He has done many studies on elevated cancer rates in communities including four at other schools this year.

To determine if there is a cancer cluster, Bowers looks to see if the cancer is the same type of the disease, the age of people when they were diagnosed (are there unusual age groups such as 20 to 30 years old instead of ages 50 to 70?), how long have worked there, where they live (many don’t live in the community where they work). He also wants to know how many people also worked in the building over five years, 10 years and longer, to determine the rates of cancer in the building.

“Twenty (diagnoses of cancer) in 10 years is a lot different than 20 in 30 years,” he said.

He would compare the incidence rate at the school with the rate in the community.

Chris Keller, president of the Albion Teachers Association, asks the Board of Education to pursue testing air quality in the elementary school.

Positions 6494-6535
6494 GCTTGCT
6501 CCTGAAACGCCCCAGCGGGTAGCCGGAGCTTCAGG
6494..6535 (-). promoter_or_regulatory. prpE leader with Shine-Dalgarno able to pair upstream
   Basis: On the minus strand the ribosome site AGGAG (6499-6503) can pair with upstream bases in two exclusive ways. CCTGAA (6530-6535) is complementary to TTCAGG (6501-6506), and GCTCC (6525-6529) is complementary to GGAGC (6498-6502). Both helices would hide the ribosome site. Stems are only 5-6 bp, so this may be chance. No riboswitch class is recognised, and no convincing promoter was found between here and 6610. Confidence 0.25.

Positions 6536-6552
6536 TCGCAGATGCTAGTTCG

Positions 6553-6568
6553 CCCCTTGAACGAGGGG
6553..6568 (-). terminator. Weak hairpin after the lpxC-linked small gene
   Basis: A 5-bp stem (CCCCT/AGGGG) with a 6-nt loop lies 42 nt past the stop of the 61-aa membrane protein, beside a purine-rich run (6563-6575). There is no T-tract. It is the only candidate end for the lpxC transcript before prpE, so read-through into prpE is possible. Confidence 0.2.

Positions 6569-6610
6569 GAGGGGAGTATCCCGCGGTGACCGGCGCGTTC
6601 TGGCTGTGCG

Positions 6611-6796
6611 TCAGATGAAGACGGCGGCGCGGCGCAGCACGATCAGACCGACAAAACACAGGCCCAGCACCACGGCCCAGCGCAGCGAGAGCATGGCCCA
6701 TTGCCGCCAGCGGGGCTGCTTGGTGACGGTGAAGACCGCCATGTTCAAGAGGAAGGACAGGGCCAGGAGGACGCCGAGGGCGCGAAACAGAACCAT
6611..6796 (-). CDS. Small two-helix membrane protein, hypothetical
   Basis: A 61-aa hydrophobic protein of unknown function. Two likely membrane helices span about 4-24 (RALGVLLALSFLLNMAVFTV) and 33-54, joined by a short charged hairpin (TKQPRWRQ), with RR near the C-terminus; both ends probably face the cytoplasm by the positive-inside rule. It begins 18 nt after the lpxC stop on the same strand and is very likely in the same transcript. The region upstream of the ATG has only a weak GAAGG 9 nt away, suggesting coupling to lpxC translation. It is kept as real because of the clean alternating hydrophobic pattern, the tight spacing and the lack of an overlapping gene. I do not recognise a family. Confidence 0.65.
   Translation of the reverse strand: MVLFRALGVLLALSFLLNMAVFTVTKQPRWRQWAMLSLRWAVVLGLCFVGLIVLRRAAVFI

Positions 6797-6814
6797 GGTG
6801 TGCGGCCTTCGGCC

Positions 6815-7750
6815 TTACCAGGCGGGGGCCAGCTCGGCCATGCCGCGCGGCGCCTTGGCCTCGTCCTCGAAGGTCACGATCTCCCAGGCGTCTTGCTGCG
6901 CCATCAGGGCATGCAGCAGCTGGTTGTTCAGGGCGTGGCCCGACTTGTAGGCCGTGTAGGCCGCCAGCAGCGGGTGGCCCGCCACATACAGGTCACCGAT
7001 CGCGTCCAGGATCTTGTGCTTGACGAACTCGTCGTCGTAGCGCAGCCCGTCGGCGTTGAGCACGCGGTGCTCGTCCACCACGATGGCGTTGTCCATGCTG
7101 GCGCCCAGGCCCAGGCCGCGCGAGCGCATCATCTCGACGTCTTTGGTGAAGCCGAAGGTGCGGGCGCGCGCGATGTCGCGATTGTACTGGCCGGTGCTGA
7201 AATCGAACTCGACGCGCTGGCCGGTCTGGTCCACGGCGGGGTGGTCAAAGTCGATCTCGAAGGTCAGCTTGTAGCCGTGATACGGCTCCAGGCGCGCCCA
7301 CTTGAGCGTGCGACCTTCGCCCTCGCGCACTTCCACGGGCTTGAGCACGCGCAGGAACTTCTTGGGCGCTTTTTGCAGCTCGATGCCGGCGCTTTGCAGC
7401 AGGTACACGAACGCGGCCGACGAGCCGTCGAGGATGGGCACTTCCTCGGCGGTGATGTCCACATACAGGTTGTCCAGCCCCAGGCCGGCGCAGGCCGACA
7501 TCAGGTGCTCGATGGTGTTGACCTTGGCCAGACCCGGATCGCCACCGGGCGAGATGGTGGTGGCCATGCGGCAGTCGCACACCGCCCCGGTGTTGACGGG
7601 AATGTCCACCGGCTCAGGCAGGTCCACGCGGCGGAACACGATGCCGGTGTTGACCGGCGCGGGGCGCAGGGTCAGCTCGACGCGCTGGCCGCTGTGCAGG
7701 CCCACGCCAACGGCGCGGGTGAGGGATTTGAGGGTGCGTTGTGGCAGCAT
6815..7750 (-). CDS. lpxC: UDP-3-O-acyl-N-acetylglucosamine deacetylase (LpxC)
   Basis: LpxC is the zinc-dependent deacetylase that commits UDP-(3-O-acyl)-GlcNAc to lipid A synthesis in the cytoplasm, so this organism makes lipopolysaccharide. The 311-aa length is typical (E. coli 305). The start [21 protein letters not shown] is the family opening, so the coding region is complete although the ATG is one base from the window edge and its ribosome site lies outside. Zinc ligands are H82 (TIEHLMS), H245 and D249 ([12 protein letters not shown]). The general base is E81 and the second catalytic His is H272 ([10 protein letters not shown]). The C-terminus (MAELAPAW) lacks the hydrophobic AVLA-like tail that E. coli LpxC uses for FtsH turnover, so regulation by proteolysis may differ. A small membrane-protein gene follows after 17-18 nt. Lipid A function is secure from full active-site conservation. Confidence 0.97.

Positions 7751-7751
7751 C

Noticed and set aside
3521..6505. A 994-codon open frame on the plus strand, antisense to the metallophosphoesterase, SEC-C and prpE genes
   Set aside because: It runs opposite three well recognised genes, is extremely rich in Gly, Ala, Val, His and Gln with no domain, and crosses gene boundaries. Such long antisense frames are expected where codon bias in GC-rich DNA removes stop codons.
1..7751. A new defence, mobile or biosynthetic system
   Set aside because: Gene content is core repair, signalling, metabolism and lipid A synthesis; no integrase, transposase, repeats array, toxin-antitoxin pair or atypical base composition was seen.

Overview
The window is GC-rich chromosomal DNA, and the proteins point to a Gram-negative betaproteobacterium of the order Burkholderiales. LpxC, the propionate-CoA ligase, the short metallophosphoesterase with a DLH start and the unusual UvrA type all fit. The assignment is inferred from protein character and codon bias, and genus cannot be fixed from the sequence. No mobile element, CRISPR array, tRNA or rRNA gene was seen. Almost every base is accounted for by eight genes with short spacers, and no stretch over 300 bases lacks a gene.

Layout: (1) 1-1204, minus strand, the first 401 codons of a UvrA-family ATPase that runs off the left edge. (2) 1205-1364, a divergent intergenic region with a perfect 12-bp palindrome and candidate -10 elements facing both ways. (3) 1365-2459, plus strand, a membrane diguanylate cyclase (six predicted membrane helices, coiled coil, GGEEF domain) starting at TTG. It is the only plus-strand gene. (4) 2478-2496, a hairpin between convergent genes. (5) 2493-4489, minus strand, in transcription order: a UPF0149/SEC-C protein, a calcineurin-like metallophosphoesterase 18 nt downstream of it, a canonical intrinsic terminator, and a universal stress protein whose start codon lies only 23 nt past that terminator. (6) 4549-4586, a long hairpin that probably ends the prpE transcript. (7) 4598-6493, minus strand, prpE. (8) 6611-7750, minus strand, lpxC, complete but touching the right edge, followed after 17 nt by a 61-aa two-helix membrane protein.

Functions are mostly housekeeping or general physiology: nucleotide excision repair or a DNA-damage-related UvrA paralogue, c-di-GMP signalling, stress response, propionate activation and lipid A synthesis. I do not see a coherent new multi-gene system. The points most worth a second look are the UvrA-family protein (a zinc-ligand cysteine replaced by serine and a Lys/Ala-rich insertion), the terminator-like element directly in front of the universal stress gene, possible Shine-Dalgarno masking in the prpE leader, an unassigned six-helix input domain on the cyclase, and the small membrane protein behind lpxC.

Brown, the Cornell specialist, said breast cancer rates have been rising slightly in the United States. She shared data that shows the Orleans County rate is lower than in the average in Western New York, the state and nationally.

The Orleans County breast cancer rate of 114.4 per 100,000 women compared to the US average of 119.8, the NYS average of 131.3, and Niagara County, 133.9; Erie County, 147.9; and Genesee County, 141.2.

Sometimes in a smaller community when a teacher gets breast cancer, it is a “thunderclap” and spurs other teachers and staff to get checked, sometimes leading to early detections and a spike in diagnoses, Bowers said.

The fact is teachers do have elevated rates of breast cancer, Brown and Bowers said. That is a reality around the world. California, for example, has studied 133,000 teachers. That state has an elevated rate of breast cancer in teachers. After years of exhaustive study, there isn’t a definitive cause for the elevated cancer rates.

Margy Brown, president of the Board of Education, said the board has safety as a top priority.

“You could spend tens of thousands of dollars testing for hundreds of things,” Bowers said. “But you may never get that aha moment where we know why this happening.”